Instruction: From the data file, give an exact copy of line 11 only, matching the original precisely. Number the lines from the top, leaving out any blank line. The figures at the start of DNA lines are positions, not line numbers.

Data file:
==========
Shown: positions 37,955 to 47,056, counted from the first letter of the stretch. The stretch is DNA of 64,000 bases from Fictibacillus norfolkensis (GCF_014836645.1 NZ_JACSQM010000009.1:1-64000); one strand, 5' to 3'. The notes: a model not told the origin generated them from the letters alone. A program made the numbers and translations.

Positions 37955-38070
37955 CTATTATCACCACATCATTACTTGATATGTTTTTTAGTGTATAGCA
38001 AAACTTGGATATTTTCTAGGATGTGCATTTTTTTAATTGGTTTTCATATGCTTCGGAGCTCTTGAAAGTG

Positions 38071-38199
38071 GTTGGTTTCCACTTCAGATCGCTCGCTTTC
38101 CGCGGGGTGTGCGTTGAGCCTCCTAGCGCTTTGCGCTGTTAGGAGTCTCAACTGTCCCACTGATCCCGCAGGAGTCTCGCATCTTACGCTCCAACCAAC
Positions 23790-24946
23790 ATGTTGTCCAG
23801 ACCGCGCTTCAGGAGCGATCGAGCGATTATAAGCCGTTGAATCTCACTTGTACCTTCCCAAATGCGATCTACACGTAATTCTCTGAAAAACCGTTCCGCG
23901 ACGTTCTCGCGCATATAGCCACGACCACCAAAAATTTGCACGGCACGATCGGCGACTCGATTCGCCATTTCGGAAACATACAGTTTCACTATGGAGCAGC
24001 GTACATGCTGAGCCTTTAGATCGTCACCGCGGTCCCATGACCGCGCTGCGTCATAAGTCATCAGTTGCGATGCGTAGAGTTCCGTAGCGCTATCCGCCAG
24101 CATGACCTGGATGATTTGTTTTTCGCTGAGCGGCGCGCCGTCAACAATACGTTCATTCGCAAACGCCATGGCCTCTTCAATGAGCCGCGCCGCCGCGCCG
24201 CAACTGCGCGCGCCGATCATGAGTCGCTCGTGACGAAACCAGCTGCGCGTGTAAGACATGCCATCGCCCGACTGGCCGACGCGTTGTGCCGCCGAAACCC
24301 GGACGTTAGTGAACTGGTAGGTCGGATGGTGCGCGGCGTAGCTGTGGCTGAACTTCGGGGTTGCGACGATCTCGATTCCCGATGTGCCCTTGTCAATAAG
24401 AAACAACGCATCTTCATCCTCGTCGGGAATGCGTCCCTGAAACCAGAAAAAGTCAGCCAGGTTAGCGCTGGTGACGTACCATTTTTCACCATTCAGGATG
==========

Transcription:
23901 ACGTTCTCGCGCATATAGCCACGACCACCAAAAATTTGCACGGCACGATCGGCGACTCGATTCGCCATTTCGGAAACATACAGTTTCACTATGGAGCAGC